Bloomberg, as many before me have explored in detail, expanded the New York Police Department’s use of “stop and frisk,” a tactic that empowered police officers to stop, search and interrogate residents on the sole basis of “reasonable suspicion.” Overall, between 2004 and 2012, the NYPD — which Bloomberg once called his “own army” while also weirdly claiming that it was the “seventh biggest army in the world” — stopped 4.4 million New York residents. The vast majority, more than 80 percent, were black and brown people, especially young men and boys. In 2011, according to a contemporaneous report by the New York Civil Liberties Union, police stopped more young black men than the total number living in the city. “By the time I was 15 to 18, I’d say I was stopped, questioned and frisked at least 60 to 70 times,” Tyquan Brehon, a young Brooklyn resident, said in a 2012 interview with The New York Times.
Bloomberg had no time for this criticism. “If we stopped people based on census numbers, we would stop many fewer criminals, recover many fewer weapons and allow many more violent crimes to take place,” he said in 2012. He said as much again in 2015 at an Aspen Institute event. “Ninety-five percent of your murders — murderers and murder victims — fit one M.O. You can just take the description, Xerox it and pass it out to all the cops. They are male, minorities, 16 to 25. That’s true in New York, that’s true in virtually every city.”
He continued: “People say, ‘Oh my God, you are arresting kids for marijuana who are all minorities.’ Yes, that’s true. Why? Because we put all the cops in the minority neighborhoods. Yes, that’s true. Why’d we do it? Because that’s where all the crime is. And the way you should get the guns out of the kids’ hands is throw them against the wall and frisk them.”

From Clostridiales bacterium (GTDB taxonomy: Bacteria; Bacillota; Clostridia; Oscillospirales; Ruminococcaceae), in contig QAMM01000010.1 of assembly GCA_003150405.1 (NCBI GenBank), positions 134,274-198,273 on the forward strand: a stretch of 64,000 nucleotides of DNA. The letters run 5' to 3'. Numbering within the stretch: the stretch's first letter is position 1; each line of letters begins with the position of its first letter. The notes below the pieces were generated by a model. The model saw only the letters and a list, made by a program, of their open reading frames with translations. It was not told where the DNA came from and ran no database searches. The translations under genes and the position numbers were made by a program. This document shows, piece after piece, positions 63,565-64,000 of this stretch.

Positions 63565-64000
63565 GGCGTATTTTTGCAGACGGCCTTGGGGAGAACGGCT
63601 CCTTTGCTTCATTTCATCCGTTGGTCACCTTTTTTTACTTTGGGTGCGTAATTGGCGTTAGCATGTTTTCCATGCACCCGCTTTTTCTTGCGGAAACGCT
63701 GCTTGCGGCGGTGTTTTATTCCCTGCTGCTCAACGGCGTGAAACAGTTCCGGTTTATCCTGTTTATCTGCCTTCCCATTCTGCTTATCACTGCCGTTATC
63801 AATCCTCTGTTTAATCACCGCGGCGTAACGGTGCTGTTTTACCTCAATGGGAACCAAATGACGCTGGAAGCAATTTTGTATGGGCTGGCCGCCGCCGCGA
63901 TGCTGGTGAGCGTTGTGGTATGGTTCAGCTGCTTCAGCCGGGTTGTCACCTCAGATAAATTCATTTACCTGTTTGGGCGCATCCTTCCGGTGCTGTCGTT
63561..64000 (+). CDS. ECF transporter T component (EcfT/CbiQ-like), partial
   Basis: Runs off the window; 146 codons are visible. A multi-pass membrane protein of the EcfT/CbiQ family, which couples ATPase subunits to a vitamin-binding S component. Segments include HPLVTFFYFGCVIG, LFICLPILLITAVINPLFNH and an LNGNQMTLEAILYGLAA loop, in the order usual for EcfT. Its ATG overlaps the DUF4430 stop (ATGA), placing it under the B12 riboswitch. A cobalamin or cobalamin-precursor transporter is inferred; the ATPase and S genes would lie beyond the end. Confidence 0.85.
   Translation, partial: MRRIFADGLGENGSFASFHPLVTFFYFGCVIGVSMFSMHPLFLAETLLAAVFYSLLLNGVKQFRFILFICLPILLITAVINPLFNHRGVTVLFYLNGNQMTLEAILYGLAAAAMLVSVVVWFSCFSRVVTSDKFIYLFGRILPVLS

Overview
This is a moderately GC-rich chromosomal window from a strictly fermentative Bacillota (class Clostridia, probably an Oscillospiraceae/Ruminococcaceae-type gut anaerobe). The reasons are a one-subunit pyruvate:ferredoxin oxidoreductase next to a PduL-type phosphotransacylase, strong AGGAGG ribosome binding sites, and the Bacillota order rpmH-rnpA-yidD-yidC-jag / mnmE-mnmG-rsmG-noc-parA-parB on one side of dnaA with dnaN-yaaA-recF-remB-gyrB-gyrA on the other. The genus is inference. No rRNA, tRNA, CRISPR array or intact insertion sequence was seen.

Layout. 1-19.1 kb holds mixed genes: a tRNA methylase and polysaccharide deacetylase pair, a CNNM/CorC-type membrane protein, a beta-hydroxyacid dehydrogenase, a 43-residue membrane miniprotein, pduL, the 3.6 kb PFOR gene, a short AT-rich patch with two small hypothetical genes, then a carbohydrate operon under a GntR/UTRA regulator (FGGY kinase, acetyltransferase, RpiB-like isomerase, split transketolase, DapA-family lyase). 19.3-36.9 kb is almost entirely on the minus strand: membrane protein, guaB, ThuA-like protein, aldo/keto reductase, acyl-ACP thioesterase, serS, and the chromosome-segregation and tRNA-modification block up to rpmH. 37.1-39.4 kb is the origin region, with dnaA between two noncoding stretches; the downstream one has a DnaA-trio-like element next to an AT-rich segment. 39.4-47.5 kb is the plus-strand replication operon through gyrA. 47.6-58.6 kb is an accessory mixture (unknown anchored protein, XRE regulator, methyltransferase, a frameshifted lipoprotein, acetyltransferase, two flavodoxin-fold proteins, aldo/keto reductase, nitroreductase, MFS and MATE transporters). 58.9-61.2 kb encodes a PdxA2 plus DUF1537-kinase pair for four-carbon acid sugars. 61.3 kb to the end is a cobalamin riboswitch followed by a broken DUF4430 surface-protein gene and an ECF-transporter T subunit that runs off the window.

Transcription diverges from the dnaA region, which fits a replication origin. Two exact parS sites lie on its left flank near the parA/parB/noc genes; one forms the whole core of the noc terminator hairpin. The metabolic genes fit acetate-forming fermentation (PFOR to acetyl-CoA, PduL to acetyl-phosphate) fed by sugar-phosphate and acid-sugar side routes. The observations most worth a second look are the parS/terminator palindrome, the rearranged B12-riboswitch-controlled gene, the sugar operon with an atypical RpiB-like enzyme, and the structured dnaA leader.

Bloomberg was wrong about the efficacy of stop and frisk. According to a 2013 report from the public advocate’s office (then run by the current mayor of New York, Bill de Blasio), stopping a black New Yorker was half as likely to yield a weapon as stopping a white New Yorker, and one-third as likely to yield drugs and other contraband. The reason was simple. A disproportionate number of those convicted of violent crime may have been young men of color, but the vast majority of young men of color weren’t involved in violent crime or any crime at all. Stopping someone on the basis of race was a recipe for false positives; stopping on the basis of actual suspicious behavior, on the other hand, would yield results, which is what happened when police stopped white residents.
But Bloomberg didn’t care to get it right. He believed that to stop crime he had to control the city’s black and brown people. And that’s what he did, without apology or remorse, until it was politically necessary to express regret.